If you have been served a Stalking Protection Order, we strongly recommend obtaining expert legal advice and assistance urgently.
If made by the court, these orders can have an extreme impact on your daily life, freedom, and right to privacy.
This blog will look at how Stalking Protection Orders can be granted and what action can be taken to defend those wrongly served.
How Can Stalking Protection Orders Be Served?
The police may apply for a Stalking Protection Order (SPO) if a “victim” has reported stalking behaviour or it has come to police attention during a separate investigation or by other means such as a third party or referral.
The police can also apply for an SPO at any point during an investigation, up to and including the point of conviction or acquittal.
It’s important to note that SPOs are not alternatives to prosecution and can be used to complement - or be applied for in addition to - prosecution. They can also be used standalone without a prosecution.
When applying for an SPO, the police should consider reasonableness, taking into account the circumstances of the matter and the background of the behaviour.
They should ensure the victim finds the behaviour reasonably unwelcome and that the respondent ought to have known that the behaviour can reasonably be regarded as posing a risk to the victim.
Risk may arise from acts the respondent knows or ought to have reasonably known to be unwelcome by the other person.
Does The Court Have To Make A Stalking Protection Order?
No, the court does not have to make the order. It will need to consider several factors when considering whether an order should be granted.
The court can make an interim SPO if “it considers it appropriate to do so”. But to make a full SPO, the court must be satisfied that an order is “necessary to protect another person” from stalking.
When considering a full application for a SPO, the court will apply the criminal standard of proof “beyond all reasonable doubt” to the fact-finding elements of the application regarding the respondent’s behaviour and the risk posed. But for an interim order, the court will not apply the criminal standard. Instead, it will conduct a lower test using its judgement or evaluation.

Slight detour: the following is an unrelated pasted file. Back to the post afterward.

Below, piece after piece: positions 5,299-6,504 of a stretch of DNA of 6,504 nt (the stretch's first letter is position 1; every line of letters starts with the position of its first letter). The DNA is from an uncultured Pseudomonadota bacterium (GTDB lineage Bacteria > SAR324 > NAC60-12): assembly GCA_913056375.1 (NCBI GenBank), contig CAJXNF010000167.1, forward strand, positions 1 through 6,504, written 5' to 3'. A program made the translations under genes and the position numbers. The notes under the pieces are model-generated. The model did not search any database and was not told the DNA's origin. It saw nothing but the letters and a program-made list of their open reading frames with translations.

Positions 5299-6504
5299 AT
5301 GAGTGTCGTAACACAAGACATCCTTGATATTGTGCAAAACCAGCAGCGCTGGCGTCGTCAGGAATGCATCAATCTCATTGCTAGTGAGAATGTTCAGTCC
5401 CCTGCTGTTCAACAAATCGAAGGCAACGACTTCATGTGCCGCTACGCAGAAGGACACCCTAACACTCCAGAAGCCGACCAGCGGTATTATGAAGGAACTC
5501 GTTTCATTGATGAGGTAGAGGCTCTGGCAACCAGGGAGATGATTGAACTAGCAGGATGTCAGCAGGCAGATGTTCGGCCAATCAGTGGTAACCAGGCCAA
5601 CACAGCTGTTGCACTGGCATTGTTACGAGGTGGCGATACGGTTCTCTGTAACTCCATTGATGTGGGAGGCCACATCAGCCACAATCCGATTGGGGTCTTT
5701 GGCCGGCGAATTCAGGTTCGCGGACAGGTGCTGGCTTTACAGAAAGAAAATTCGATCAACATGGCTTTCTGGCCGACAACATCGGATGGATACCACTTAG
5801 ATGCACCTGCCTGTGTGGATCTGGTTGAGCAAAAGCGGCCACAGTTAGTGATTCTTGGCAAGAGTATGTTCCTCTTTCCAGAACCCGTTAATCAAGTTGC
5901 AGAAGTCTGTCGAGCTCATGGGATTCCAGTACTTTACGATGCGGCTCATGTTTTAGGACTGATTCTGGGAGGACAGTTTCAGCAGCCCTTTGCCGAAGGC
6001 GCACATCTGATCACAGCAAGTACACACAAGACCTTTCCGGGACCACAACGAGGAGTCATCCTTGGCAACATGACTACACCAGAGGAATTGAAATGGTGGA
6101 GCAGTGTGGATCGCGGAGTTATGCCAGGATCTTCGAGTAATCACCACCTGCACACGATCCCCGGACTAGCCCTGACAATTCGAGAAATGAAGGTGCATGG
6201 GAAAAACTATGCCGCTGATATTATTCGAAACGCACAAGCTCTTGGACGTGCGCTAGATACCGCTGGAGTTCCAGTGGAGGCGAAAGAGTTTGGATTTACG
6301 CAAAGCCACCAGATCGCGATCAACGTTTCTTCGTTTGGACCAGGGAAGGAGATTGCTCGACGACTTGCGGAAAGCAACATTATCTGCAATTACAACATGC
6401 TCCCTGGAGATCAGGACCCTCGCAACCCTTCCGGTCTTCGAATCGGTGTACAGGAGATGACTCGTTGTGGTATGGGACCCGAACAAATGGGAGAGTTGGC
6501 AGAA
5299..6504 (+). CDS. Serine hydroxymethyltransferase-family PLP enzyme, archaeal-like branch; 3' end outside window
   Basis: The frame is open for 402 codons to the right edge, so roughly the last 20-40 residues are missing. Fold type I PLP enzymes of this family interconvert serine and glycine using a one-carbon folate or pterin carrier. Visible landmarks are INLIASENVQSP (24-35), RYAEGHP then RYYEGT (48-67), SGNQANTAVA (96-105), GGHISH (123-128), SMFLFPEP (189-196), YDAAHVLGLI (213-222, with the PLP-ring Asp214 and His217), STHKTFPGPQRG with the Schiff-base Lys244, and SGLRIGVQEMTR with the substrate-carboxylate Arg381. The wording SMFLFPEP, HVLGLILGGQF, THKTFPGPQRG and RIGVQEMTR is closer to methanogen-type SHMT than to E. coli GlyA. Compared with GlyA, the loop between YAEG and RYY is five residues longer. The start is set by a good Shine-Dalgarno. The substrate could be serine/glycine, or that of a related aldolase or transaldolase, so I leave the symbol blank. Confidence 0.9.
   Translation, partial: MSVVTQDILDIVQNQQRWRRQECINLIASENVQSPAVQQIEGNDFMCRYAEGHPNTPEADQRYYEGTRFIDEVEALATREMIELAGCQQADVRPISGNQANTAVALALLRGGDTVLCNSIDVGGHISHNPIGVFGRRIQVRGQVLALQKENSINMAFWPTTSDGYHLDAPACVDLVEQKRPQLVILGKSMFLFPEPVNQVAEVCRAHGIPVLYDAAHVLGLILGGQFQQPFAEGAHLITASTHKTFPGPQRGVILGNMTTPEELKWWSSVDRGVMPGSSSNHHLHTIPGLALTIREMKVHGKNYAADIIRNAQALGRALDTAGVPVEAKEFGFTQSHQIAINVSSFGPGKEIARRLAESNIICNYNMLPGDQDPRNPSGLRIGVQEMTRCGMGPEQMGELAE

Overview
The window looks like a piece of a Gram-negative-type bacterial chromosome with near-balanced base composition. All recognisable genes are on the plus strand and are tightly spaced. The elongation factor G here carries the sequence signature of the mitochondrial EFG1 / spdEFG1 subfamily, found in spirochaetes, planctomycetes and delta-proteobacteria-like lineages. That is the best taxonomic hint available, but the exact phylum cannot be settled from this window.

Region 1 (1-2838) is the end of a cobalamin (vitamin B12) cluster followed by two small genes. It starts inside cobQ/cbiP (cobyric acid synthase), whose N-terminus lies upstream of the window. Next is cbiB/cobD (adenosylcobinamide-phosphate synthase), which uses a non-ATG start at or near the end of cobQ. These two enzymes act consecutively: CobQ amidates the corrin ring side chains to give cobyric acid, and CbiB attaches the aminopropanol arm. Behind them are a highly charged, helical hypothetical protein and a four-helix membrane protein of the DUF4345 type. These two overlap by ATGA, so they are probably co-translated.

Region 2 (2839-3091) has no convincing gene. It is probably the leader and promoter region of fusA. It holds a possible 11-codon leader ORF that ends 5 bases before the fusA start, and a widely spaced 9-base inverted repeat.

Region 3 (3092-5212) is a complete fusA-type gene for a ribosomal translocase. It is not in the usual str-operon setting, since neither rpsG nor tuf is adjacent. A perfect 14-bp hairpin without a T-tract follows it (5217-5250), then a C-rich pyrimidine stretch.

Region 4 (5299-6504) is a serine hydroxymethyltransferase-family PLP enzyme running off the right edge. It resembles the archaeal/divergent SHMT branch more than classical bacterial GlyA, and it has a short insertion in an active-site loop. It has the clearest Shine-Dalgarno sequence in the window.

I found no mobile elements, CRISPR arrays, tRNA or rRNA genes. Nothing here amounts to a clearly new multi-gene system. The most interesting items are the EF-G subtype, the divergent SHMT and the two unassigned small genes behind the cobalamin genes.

The court will need to consider what the respondent says about their alleged behaviour.
We can help to expertly prepare your defence to the police application for an SPO by drafting any required statement in response. We will gather evidence that will support your defence and help prove that you were not exhibiting stalking behaviour and that the “victim” could not reasonably have found your behaviour or contact to have been unwelcome.
Our team will also represent you at any hearing where the application will be heard.
In other words, we will be able to fight your corner and ensure that your best defence to the application is advanced.
What Happens If I Breach A Stalking Protection Order?
The test for breach of an SPO is “whether the party breached the order without reasonable excuse”.
Further breach of the order is a criminal offence punishable by up to five years imprisonment.
It is also an offence for the respondent to the order to fail to notify police of their name and home address within three days of the making of the order or to notify the police of any change of name or home address within three days of that change.
In summary, applications for Stalking Protection Orders or proceedings relating to breaches of Stalking Protection Orders are to be taken seriously. Our expert team of false allegation specialists are here to help you defend any application by the police for an SPO.
Please get in touch with our Client Services Team, who will be able to offer you an appointment with one of our dedicated experts.
Find out how they can help anyone falsely accused of stalking.